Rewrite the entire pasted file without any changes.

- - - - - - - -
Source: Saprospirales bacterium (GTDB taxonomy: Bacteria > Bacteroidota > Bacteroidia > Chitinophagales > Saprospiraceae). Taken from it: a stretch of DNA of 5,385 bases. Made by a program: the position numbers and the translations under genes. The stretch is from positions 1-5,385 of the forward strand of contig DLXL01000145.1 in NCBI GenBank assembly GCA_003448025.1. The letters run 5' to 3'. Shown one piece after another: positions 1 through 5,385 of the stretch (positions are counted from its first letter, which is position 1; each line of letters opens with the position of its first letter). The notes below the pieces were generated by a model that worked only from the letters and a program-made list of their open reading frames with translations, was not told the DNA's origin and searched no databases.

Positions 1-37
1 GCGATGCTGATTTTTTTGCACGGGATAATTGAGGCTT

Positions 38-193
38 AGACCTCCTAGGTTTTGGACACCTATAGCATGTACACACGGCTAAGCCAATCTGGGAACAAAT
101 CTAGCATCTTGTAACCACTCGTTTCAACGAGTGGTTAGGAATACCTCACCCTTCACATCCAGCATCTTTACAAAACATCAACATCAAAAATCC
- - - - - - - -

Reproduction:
Source: Saprospirales bacterium (GTDB taxonomy: Bacteria > Bacteroidota > Bacteroidia > Chitinophagales > Saprospiraceae). Taken from it: a stretch of DNA of 5,385 bases. Made by a program: the position numbers and the translations under genes. The stretch is from positions 1-5,385 of the forward strand of contig DLXL01000145.1 in NCBI GenBank assembly GCA_003448025.1. The letters run 5' to 3'. Shown one piece after another: positions 1 through 5,385 of the stretch (positions are counted from its first letter, which is position 1; each line of letters opens with the position of its first letter). The notes below the pieces were generated by a model that worked only from the letters and a program-made list of their open reading frames with translations, was not told the DNA's origin and searched no databases.

Positions 1-37
1 GCGATGCTGATTTTTTTGCACGGGATAATTGAGGCTT

Positions 38-193
38 AGACCTCCTAGGTTTTGGACACCTATAGCATGTACACACGGCTAAGCCAATCTGGGAACAAAT
101 CTAGCATCTTGTAACCACTCGTTTCAACGAGTGGTTAGGAATACCTCACCCTTCACATCCAGCATCTTTACAAAACATCAACATCAAAAATCC